Hey everyone, it's Miss Thrifty SLP again. I am back with another social skills crafty that coordinates with one of my latest freebies (feelings all over my face) and my previous social skills craft. This is an idea I came up with after seeing an idea on pinterest using a diaper wipe box. I don't know anyone with a bunch of diaper wipe boxes sitting around so I keep modifying the idea to the supplies I have at hand. The first led to the creation of an emotions poster and this time the end result is a collection of seasonal emotion sticks.

 Step 1: Find seasonal die cuts and pick out construction paper. We have several nice seasonal die-cut shapes in our workroom that I am always finding new ways to use. I used the pumpkin, star, Christmas tree, and apple shapes for this project.
Step 2: Add faces. I just took my trusty black Sharpie and drew faces on each shape. I tried to make mine match up to the Emotion Faces freebie from Teacher's Treasures. I use this worksheet with the majority of my social skills groups and wanted to have all of the emotions represented on my seasonal sticks.
Step 3: Back the construction paper before laminating. I use white poster board to give some extra support to most things that I laminate. You can skip this step if you'd like.
Step 4. Cut out the excess lamination and adhere to craft sticks. I used super glue at first, but it didn't work too well. I ended up taping the shapes to the sticks. (P.S. The EC teachers have tried hot glue for similar projects and had issues with it not wanting to maintain the hold too.)

Total Time: 30 minutes to make asides from the lamination aspect (which took 3 days for me using the school laminator).

How to use these in your speech room:

I will be using these to talk about how my students feel and practicing the different facial expressions in the mirror. If you decide to write emotion words on plain sticks, you can turn these sticks into a matching game for young readers. Older students can identify how a character is feeling by raising up the sticks as they notice a change in the way the character is behaving.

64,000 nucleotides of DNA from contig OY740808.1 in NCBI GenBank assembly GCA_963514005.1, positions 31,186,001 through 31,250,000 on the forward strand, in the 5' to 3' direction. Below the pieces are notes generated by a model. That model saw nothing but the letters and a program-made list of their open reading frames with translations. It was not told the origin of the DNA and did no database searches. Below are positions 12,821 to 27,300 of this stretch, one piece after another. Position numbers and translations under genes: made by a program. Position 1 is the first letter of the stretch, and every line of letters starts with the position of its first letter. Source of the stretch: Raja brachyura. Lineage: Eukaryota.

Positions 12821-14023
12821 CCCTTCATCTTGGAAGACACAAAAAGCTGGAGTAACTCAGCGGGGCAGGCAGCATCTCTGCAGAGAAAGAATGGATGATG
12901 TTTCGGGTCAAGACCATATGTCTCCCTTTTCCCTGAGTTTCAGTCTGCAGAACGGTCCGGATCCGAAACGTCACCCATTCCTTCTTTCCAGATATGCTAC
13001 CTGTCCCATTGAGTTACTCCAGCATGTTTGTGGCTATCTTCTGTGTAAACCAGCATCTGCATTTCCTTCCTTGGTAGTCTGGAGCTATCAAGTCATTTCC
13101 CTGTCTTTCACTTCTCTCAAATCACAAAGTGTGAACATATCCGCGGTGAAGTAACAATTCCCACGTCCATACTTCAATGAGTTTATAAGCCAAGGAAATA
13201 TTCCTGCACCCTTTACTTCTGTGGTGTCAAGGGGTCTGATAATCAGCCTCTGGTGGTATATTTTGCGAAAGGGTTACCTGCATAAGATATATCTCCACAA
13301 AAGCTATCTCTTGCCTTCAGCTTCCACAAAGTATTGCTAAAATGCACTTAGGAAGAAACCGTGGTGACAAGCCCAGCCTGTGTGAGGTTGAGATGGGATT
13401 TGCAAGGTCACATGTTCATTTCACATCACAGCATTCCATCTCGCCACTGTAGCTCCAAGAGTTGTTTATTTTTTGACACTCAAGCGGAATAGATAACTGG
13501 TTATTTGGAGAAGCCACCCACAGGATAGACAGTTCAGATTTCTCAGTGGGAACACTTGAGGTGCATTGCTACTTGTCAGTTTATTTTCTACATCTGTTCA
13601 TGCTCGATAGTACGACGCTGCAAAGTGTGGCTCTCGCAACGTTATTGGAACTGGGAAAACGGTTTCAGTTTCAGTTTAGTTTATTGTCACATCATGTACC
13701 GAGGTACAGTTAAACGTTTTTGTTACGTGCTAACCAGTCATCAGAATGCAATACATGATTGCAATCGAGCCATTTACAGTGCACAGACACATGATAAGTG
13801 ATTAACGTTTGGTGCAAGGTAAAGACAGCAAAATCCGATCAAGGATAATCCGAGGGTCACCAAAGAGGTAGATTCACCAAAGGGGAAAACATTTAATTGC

Sunday, December 1, 2013

Social Skills Character Match-Up

Hi everyone! It's Miss Thrifty SLP here with a quick craft for social skills. I recently shared a new tab for social skill resources on my blog as it's something I've done a ton of research on lately. One of the products that kept appearing in my search was the Social Thinking curriculum. I know there is a team of bloggers writing about these products and they can do a much better job at explaining them. My district doesn't have the program and probably won't be getting it soon due to the budget cuts. However, I can still make some coordinating materials in the hope that things will change next year. All it took for this DIY was a little inventiveness and the discovery of Jill Kuzma's character description freebie.

I printed out three copies of the character descriptions. Two of them were cut up for DIY projects and the third visited the laminator immediately upon printing. 

 The first DIY project is a file folder matching game.
-Take two vanilla folders and glue them together. You need to make sure that you can still close the folder up before you glue them.
-Character descriptions, which should be glued directly to the folder.
-Laminate the folder and separate character pictures (you may want to print these on cardstock or glue to poster board for added strength)
-Attach Velcro to the folder and the character pictures.
-Stick the character picture above the correct description

The project took me 3 days due to our lamination policy. If you have access to your own machine, it doesn't take long at all.

To check out the my second DIY project, head on over to my blog.